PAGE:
Commands by DEinspanjer (9)

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Normalize volume in your mp3 library
This normalizes volume in your mp3 library, but uses mp3gain's "album" mode. This applies a gain change to all files from each directory (which are presumed to be from the same album) - so their volume relative to one another is changed, while the average album volume is normalized. This is done because if one track from an album is quieter or louder than the others, it was probably meant to be that way.

Want to known what time is it in another part of the world ?
available timezone can be found in /usr/share/zoneinfo. Other examples: $ TZ=Europe/Paris date; TZ=Australia/Sydney date; TZ=America/New_York date this is based on zoneinfo files on macosx. Your mileage my vary on other unix dialects

Prints any IP out of a file

Create a mirror of a local folder, on a remote server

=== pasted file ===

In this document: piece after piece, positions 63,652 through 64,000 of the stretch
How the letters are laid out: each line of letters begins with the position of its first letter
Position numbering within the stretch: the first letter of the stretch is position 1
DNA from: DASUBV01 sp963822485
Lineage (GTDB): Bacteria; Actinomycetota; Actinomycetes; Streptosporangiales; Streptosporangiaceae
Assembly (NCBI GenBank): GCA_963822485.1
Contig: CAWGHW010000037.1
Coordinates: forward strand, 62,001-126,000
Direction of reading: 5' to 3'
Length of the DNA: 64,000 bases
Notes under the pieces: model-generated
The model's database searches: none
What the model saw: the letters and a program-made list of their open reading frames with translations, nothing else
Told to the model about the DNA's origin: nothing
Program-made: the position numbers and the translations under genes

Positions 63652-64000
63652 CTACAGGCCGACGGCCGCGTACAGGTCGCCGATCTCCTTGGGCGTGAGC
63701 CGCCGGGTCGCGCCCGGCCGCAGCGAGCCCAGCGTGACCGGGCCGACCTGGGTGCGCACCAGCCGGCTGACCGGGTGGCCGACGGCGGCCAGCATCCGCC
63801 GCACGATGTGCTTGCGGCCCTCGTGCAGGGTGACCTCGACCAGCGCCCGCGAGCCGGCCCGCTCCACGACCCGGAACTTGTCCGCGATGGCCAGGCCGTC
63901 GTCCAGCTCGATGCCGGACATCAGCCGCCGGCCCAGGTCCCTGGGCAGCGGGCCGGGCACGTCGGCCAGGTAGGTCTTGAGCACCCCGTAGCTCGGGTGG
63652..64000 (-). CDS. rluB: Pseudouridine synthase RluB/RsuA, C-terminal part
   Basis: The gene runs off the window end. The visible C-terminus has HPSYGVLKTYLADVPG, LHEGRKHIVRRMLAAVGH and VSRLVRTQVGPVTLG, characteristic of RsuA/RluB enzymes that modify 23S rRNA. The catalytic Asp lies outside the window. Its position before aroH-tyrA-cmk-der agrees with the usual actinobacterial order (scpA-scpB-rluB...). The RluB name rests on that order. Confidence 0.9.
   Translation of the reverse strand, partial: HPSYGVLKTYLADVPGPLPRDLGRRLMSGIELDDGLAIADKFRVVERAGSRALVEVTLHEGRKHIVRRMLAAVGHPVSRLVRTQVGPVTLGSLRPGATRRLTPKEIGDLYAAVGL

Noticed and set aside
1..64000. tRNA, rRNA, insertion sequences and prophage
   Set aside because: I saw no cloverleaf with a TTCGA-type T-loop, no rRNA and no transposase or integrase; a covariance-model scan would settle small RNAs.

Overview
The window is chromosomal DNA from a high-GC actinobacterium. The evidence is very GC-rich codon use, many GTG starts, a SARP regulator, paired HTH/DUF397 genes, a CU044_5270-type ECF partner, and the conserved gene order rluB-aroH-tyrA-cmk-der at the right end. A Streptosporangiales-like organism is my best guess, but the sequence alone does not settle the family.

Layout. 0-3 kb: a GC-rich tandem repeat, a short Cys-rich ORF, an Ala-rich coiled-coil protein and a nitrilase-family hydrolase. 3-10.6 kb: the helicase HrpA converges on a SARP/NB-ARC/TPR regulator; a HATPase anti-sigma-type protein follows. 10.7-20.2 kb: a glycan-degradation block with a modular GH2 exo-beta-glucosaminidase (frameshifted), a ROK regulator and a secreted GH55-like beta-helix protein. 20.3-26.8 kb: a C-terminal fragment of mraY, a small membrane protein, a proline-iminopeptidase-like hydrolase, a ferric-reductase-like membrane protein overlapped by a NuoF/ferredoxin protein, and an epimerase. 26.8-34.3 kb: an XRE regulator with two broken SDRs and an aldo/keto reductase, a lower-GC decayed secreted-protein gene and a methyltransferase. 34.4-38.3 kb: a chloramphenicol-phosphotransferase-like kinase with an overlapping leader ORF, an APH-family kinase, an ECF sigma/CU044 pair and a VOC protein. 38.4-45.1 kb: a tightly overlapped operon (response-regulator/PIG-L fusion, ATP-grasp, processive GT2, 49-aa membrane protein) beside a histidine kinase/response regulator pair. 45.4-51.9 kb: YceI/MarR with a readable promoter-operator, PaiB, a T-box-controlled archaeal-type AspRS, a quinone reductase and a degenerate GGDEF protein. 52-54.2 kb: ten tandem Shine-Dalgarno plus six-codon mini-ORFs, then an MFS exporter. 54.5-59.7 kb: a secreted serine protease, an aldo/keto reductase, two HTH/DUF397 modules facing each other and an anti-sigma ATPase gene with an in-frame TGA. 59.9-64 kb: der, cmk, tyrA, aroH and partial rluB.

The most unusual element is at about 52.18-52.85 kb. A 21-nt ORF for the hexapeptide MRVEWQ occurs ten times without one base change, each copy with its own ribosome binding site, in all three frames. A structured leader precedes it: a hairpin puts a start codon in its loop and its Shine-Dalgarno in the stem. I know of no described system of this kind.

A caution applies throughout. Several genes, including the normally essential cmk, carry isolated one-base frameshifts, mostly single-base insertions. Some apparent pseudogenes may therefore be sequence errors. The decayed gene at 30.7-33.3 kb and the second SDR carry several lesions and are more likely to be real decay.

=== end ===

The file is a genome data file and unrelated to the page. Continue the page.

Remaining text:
Create a exact mirror of the local folder "/root/files", on remote server 'remote_server' using SSH command (listening on port 22) (all files & folders on destination server/folder will be deleted)

tcpdump from src to dst
then open with wireshark

Convert seconds to [DD:][HH:]MM:SS
Converts any number of seconds into days, hours, minutes and seconds. sec2dhms() { declare -i SS="$1" D=$(( SS / 86400 )) H=$(( SS % 86400 / 3600 )) M=$(( SS % 3600 / 60 )) S=$(( SS % 60 )) [ "$D" -gt 0 ] && echo -n "${D}:" [ "$H" -gt 0 ] && printf "%02g:" "$H" printf "%02g:%02g\n" "$M" "$S" }

Umount only the NFS related to 'string'
Sometimes, you have a lot of NFS in the server and you can't or shouldn't use umount -a. Whis this command, you only umount the fs related to the 'string'

Extract audio stream from an AVI file using mencoder
This commands saves the output in the audio directory. The portion ${file/%avi/mp3} uses bash string replacement to replace the avi to mp3 within the ${file} variable.

yum -q list updates | tail -n+2

Huh? Where did all my precious space go ?
Sort ls output of all files in current directory in ascending order Just the 20 biggest ones: $ ls -la | sort -k 5bn | tail -n 20 A variant for the current directory tree with subdirectories and pretty columns is: $ find . -type f -print0 | xargs -0 ls -la | sort -k 5bn | column -t And finding the subdirectories consuming the most space with displayed block size 1k: $ du -sk ./* | sort -k 1bn | column -t


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